“Window Seat”

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Adam R. Holz

Album Review

If all a woman wants is to get people’s attention—fast—there’s probably no better strategy than her shedding her shirt. In public. Then posting the footage online.

That, in a detail-free nutshell, is the story of “Window Seat,” Erykah Badu’s latest single—with its accompanying video. The song is an R&B ballad about a woman trying to get perspective on a faltering romance by getting on a plane. “I just want a ticket outta town,” Erykah sings. “Can I get a window seat?/Don’t want nobody next to me/I just want a chance to fly/A chance to cry.”

The closest the song comes to anything that could be construed as racy is a reference to the singer’s paramour, with whom apparently she’s had children (“Concentrating on my music, lover and my babies”).

Racy, however, is a terribly tame way to describe the song’s video. On Saturday, March 13, 2010, Erykah and a camera team strolled through Dealey Plaza—the infamous spot of John F. Kennedy’s assassination—in Dallas (Badu’s hometown). As she walked along, she took off her clothes.

All of them.

Then we hear the sound of a gunshot and see the naked singer fall to the ground as if dead. Her assassin? “GROUPTHINK”—a word spelled out in oozing blue blood. Strategic pixelation obscures Badu’s nudity in the video. But those who were actually at the Plaza that day—including children—had no such “courtesy.”

A voiceover at the end of the video speaks to anyone who criticizes an artist’s motives, the so-called agents of “groupthink”: “They play it safe. Are quick to assassinate what they do not understand. They move in packs, ingesting more and more fear with every act of hate on one another. They feel most comfortable in groups, less guilt to swallow. They are us. This is what we have become. Afraid to respect the individual. A single person within a circumstance can move one to change, to love our self, to evolve.”

In a lengthy interview with Dallas Morning News contributor Hunter Hauk, Badu tried to rectify her song’s lyrics with its video. “The song ‘Window Seat’ is about liberating yourself from layers and layers of skin or demons that are a hindrance to your growth or freedom, or evolution,” she said. “I wanted to do something that said just that, so I started to think about shedding, nudity, taking things off in a very artful way.”

And she credits a video by the group Matt and Kim, which staged a similar stunt in New York City’s Times Square. “I thought [their video] was the bravest, the most liberating thing I’ve ever seen two people do. And I wanted to dedicate this contagious act of liberation and freedom to them. I hoped it would become something contagious that people would want to do in some way or another.”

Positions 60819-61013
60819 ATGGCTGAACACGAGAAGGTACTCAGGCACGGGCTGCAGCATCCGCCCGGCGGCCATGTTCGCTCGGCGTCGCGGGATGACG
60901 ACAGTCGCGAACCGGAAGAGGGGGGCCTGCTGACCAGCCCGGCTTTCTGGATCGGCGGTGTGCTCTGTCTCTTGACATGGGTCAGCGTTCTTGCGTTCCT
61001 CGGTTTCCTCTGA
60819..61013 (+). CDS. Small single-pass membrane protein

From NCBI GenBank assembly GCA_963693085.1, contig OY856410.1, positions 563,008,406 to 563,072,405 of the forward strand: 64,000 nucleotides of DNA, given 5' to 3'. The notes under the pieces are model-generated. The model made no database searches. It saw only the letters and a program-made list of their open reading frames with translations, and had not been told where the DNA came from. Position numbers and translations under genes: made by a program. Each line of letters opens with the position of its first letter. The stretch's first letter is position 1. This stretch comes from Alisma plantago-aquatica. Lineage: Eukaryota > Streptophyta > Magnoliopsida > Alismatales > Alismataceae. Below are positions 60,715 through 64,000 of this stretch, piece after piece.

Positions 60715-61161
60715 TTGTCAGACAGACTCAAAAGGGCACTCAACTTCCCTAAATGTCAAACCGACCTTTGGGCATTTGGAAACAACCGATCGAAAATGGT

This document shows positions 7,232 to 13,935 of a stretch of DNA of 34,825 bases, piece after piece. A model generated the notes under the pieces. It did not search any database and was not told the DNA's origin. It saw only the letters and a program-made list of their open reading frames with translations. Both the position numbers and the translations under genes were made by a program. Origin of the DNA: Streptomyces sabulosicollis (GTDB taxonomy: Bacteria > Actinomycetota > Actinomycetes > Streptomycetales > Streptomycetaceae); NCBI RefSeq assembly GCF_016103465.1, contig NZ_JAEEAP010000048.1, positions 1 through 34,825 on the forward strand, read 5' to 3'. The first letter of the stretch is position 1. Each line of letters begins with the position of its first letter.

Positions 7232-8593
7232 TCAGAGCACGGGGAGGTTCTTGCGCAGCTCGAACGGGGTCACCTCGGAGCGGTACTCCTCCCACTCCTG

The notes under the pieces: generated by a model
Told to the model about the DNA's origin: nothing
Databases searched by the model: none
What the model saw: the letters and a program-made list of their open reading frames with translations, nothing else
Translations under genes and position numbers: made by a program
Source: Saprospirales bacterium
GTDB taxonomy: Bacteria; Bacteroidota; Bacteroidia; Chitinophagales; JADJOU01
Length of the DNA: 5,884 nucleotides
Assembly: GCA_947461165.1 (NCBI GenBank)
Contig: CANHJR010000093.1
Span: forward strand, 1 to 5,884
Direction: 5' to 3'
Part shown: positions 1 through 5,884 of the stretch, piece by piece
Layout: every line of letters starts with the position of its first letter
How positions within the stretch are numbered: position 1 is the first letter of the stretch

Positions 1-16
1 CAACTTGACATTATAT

Contagious? Like the flu. Liberating? More like “utterly, completely, nauseatingly tasteless,” says Dallas Morning News and beliefnet.com contributor Rod Dreher. “What will she do for her second single off the new album? Go to the balcony where MLK was shot and do the hoochie-koochie in her underwear?”

Says Badu, “Art is supposed to spark dialogue and ring an awakening of some sort, especially if it is impactful and powerful. I didn’t expect to be demonized, but I did expect to spark that sort of dialogue.”

Two other things she probably expected are these: Dallas police issuing her a $500 citation for disorderly conduct. And the hit counter on her website pegging the 2 million mark just days after her video began streaming there.

As for how witnesses, including children, might be affected by the 39-year-old mother and singer’s spontaneous strip tease, Badu admitted, “I didn’t think about them [the children] until I saw them, and in my mind I tried to telepathically communicate my good intent to them. That’s all I could do, and I hoped they wouldn’t be traumatized.”

Adam R. Holz

After serving as an associate editor at NavPress’ Discipleship Journal and consulting editor for Current Thoughts and Trends, Adam now oversees the editing and publishing of Plugged In’s reviews as the site’s director. He and his wife, Jennifer, have three children. In their free time, the Holzes enjoy playing games, a variety of musical instruments, swimming and … watching movies.

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